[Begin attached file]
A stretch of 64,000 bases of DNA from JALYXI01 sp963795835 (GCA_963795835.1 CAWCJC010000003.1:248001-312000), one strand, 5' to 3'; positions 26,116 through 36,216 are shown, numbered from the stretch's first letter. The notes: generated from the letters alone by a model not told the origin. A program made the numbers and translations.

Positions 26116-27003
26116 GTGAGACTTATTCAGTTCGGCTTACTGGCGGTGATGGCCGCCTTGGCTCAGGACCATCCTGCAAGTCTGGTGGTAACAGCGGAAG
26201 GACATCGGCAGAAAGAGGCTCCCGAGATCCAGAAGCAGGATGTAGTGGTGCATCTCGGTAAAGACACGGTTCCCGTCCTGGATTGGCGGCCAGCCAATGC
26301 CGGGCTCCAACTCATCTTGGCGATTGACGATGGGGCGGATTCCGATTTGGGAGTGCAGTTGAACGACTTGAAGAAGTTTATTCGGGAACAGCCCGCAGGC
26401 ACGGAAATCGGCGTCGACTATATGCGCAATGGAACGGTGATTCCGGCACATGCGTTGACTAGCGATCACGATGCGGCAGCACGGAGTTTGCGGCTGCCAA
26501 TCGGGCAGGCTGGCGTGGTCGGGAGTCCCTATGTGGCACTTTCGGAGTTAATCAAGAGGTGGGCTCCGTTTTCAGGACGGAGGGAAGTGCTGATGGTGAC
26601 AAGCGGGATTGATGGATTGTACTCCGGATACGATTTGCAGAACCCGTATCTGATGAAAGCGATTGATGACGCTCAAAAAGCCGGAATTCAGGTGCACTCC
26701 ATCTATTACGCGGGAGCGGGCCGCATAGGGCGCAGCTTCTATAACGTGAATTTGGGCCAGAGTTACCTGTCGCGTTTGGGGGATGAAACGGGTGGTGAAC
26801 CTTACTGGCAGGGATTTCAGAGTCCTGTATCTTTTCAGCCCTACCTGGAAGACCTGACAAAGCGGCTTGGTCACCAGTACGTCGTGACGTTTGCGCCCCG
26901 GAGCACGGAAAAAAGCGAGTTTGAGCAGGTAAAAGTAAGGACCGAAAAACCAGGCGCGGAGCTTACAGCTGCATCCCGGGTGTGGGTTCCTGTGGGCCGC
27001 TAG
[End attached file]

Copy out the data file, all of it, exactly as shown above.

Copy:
A stretch of 64,000 bases of DNA from JALYXI01 sp963795835 (GCA_963795835.1 CAWCJC010000003.1:248001-312000), one strand, 5' to 3'; positions 26,116 through 36,216 are shown, numbered from the stretch's first letter. The notes: generated from the letters alone by a model not told the origin. A program made the numbers and translations.

Positions 26116-27003
26116 GTGAGACTTATTCAGTTCGGCTTACTGGCGGTGATGGCCGCCTTGGCTCAGGACCATCCTGCAAGTCTGGTGGTAACAGCGGAAG
26201 GACATCGGCAGAAAGAGGCTCCCGAGATCCAGAAGCAGGATGTAGTGGTGCATCTCGGTAAAGACACGGTTCCCGTCCTGGATTGGCGGCCAGCCAATGC
26301 CGGGCTCCAACTCATCTTGGCGATTGACGATGGGGCGGATTCCGATTTGGGAGTGCAGTTGAACGACTTGAAGAAGTTTATTCGGGAACAGCCCGCAGGC
26401 ACGGAAATCGGCGTCGACTATATGCGCAATGGAACGGTGATTCCGGCACATGCGTTGACTAGCGATCACGATGCGGCAGCACGGAGTTTGCGGCTGCCAA
26501 TCGGGCAGGCTGGCGTGGTCGGGAGTCCCTATGTGGCACTTTCGGAGTTAATCAAGAGGTGGGCTCCGTTTTCAGGACGGAGGGAAGTGCTGATGGTGAC
26601 AAGCGGGATTGATGGATTGTACTCCGGATACGATTTGCAGAACCCGTATCTGATGAAAGCGATTGATGACGCTCAAAAAGCCGGAATTCAGGTGCACTCC
26701 ATCTATTACGCGGGAGCGGGCCGCATAGGGCGCAGCTTCTATAACGTGAATTTGGGCCAGAGTTACCTGTCGCGTTTGGGGGATGAAACGGGTGGTGAAC
26801 CTTACTGGCAGGGATTTCAGAGTCCTGTATCTTTTCAGCCCTACCTGGAAGACCTGACAAAGCGGCTTGGTCACCAGTACGTCGTGACGTTTGCGCCCCG
26901 GAGCACGGAAAAAAGCGAGTTTGAGCAGGTAAAAGTAAGGACCGAAAAACCAGGCGCGGAGCTTACAGCTGCATCCCGGGTGTGGGTTCCTGTGGGCCGC
27001 TAG